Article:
Wednesday, July 11, 2007

McGee May Be Doing Better Than We Think

There is a joke about an Irish lawyer defending a guy charged with having what those of us on the Christian Right (and pretty much all of us who aren't) would call unnatural relations with a sheep. I can't repeat it here, but the upshot is that the lawyer - who is inarticulate and does not know the law -has this knack for picking a jury.

I think Michael McGee, Jr. needs that guy.

McGee has been denied bail in large part because he has allegedly been trying to tamper with witnesses while he was in custody. Although your first reaction to this is that he must be one of the dumbest pols in the long history of municipal corruption, I'm not sure.

He apparently knew that he wasn't supposed to be doing this and he also seems to have known that his phone calls (except to his lawyer) were hardly private.

I wonder if he hasn't decided that his only hope is jury nullification. Given what is likely to be his plain and widespread guilt, that may be quite rational. He needs to pick the right jury and race bait.

If that's the strategy, his continued incarceration is a plus. He needn't be out to help his lawyers plan his defense if he really doesn't have one. It's far more useful to be seen as a racial martyr - a perception that he can count on some commentators to facilitate.

Of course, I don't think that he tried to get bail denied. Sitting in jail is nobody's idea of a good time. It just may be that he isn't going to care as much about the normal concerns of defendants because he is, after all, a McGee and, in any event, this is a defense that is going to be waged on a different set of issues than we are used to. At least until the end, OJ played the race card subtly. I don't know that finesse is something that Team McGee will be able to afford.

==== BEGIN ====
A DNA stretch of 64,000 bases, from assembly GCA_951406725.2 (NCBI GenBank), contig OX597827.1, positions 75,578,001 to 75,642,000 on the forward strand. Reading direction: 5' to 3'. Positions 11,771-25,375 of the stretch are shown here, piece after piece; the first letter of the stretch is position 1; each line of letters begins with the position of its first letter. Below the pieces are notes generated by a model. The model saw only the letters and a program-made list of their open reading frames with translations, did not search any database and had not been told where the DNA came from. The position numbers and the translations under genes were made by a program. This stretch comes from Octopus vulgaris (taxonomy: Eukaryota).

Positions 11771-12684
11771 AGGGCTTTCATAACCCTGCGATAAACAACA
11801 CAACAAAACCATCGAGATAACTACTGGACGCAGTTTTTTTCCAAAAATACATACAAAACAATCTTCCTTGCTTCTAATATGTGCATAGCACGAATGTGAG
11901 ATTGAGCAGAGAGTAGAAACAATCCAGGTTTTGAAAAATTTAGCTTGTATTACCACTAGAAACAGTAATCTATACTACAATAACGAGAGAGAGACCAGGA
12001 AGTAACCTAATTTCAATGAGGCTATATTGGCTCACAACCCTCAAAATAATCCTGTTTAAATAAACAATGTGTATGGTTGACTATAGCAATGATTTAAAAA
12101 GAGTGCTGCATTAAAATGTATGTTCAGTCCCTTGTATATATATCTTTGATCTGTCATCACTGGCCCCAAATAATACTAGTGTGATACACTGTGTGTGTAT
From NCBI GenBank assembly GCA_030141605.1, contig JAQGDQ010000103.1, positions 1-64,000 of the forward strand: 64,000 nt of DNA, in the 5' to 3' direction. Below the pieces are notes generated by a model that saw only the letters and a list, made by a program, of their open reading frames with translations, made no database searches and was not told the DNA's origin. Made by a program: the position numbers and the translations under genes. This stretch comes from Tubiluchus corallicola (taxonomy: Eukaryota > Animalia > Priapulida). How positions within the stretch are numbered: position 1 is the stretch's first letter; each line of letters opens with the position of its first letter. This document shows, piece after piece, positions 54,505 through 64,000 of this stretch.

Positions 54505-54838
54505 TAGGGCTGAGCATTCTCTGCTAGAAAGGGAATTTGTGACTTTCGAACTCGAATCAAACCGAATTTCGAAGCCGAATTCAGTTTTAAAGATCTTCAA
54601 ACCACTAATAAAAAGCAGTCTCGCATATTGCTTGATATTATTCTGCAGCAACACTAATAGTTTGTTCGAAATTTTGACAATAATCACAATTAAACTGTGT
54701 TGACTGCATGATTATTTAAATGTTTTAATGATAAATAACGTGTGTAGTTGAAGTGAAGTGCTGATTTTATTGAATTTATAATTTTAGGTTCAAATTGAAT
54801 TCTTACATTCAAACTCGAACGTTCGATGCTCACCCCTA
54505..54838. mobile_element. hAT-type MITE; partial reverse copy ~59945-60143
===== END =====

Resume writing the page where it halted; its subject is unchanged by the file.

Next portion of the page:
My early prediction is that it won't work - at least not completely. Juries are only human and it is possible for lawyers to use their prejudices and to play upon concerns that may not really be relevant to the issues at bar.

But few jurors are willing to completely ignore the judge's instructions. You have to give them a hook upon which to hang whatever sentiments you are playing to. In this case, your first thought is entrapment but it seems like they may have him so many ways that the story line will just get too complicated. The challenge for the prosecutors is avoid turning that into a plus for the defense and to resist the temptation to overtry the case.


Anonymous said...

Do you really think that when an african american defendant's defense lawyer (1) establishes that a testifying lead law enforcement officer has used the word "nigger;" (2) that the officer lied to the jury under oath about it; and (3) the officer subsequently invokes the 5th amendment during the same trial -

this can all be fairly characterized as "playing the race card?" Is that just right-wing code for any reference of a race-related issue in any setting? Was MLK playing the race card? Rubin Carter?

And, yeah, disapproval of bestiality is not a conservative notion. Pretty much a shared value thing.

Anonymous said...

"Is that just right-wing code for any reference of a race-related issue in any setting?"

Slightly more in-depth. The witness's credibility would be called into question by the jury, but the real damage would be the not-so-incidental inference that officer X is a racist and inappropriately and maliciously targeted McGee. It's a good way to take the focus off of the alleged felonies attributed to McGee and put the focus back on race. It's playing the race card, but unfortunately it's also quite persuasive and the focus shifts from the guilt of the defendant to the guilt of the witness.

One must wonder why the police department would assign an officer with such an easily provable set of suspicious facts when everything surrounding McGee is so racially charged.